On Aluminum

Gary S. Vasilash

Although its use is limited now, with fuel-efficiency and emissions regulations on the horizon, it may give other materials a run for the money.

With his extensive engineering background in the auto industry—he was group vice president of Product Creation at the Ford Motor Company, president and CEO of Plastech Engineered Products, and senior vice president, Light Vehicle Systems, ArvinMeritor, and president and CEO designate of Arvin Innovation—Phillip Martens is ideally positioned to assess the application, the potential, and the challenges to the implementation of aluminum in automotive. And as he is president and COO of Novelis Inc., an $11-billion global company in aluminum rolled products, his opinion while, perhaps biased, is certainly an informed one.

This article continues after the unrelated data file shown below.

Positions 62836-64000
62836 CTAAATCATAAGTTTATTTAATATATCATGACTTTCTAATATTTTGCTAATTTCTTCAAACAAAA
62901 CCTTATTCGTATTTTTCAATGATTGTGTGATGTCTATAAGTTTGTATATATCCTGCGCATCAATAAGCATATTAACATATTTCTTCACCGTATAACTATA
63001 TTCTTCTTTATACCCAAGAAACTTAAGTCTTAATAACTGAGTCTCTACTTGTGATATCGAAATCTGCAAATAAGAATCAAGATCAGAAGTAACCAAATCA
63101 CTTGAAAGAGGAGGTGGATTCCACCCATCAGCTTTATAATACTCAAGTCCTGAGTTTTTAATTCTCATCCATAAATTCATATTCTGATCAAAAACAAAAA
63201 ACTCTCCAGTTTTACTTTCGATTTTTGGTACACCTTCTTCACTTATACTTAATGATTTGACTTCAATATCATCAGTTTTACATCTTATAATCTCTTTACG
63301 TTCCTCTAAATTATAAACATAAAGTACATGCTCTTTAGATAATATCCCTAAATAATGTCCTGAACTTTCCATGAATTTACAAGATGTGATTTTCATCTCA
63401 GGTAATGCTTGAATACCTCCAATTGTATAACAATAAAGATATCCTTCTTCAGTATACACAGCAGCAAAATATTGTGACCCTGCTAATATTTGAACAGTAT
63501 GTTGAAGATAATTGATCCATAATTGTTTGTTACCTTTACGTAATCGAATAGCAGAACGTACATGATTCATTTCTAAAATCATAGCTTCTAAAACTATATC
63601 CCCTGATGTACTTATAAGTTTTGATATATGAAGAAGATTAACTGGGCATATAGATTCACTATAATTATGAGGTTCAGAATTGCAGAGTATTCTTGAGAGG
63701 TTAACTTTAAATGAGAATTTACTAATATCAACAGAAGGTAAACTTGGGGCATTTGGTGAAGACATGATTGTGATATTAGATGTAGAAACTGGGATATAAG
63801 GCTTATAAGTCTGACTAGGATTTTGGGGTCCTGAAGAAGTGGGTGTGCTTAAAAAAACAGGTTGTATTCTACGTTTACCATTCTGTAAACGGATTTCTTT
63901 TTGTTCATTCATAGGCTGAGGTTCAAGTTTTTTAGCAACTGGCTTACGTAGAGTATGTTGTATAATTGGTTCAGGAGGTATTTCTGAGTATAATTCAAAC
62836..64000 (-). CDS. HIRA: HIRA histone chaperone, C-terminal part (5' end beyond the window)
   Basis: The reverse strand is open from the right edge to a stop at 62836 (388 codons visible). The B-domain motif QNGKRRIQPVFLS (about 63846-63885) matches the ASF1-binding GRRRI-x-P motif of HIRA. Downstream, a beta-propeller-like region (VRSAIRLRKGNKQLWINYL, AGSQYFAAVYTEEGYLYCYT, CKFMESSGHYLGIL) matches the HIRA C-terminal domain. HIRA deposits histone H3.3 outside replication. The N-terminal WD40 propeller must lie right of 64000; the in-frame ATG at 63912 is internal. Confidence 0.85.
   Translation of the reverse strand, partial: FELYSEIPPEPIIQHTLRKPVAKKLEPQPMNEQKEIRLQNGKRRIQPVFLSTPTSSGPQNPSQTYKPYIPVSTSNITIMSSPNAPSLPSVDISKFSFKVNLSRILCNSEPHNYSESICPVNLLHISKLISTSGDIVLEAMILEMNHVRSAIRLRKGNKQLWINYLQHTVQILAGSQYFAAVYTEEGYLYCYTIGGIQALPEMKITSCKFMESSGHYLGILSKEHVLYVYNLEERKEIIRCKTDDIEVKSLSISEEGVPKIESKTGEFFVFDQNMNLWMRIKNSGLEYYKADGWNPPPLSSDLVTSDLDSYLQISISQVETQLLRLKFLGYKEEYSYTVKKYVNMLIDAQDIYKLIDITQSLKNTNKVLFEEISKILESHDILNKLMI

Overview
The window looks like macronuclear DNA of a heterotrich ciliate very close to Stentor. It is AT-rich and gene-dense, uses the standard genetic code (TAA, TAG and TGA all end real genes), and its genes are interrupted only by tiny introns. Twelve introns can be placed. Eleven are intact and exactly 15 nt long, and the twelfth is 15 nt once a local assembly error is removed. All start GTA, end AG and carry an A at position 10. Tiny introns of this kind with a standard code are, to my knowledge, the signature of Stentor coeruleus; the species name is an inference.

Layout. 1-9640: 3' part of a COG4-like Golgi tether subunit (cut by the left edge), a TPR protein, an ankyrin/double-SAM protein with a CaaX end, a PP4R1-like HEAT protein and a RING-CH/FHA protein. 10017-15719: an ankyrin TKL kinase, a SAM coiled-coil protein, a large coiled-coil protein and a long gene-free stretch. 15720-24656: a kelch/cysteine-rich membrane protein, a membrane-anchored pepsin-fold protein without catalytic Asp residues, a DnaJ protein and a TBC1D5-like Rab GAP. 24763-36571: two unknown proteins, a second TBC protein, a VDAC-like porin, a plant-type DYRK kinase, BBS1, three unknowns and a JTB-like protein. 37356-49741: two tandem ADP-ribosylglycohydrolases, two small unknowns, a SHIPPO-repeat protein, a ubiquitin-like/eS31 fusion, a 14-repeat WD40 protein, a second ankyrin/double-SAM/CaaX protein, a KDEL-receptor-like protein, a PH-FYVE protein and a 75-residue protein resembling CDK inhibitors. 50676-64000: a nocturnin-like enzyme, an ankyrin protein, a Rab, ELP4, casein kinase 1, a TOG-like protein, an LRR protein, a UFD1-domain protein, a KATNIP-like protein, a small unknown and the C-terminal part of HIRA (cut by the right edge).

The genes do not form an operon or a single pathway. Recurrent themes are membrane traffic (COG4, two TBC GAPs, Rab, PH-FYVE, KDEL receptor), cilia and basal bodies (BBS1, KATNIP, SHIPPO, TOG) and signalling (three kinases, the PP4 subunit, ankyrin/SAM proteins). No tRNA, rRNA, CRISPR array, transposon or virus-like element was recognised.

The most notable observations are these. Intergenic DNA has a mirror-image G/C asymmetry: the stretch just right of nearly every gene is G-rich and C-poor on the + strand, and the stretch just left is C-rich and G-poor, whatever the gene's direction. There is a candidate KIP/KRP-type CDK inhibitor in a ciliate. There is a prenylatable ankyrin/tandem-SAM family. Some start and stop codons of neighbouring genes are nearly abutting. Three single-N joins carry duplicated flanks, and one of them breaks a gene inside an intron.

While one might think that the decision to use a particular material for body, structural or powertrain applications would be largely driven by straight-up engineer-ing and financial considerations, Martens points out that there is another huge driving factor: Government regulations. And he's talking about government regulations that are in place or scheduled to kick in not only in the U.S., but around the world. These are external factors that loom large as vehicle manufacturers try to sort out the appropriate strategies.

For example, he points out that the European Union set CO2 emissions standards in the early 1990s. A result of this was that European vehicle manufacturers had to change their emissions strategies, which led to changes of various types, such as the greater deployment of diesel powertrains, downsizing the fleet, and the use of aluminum for body-in-white applications.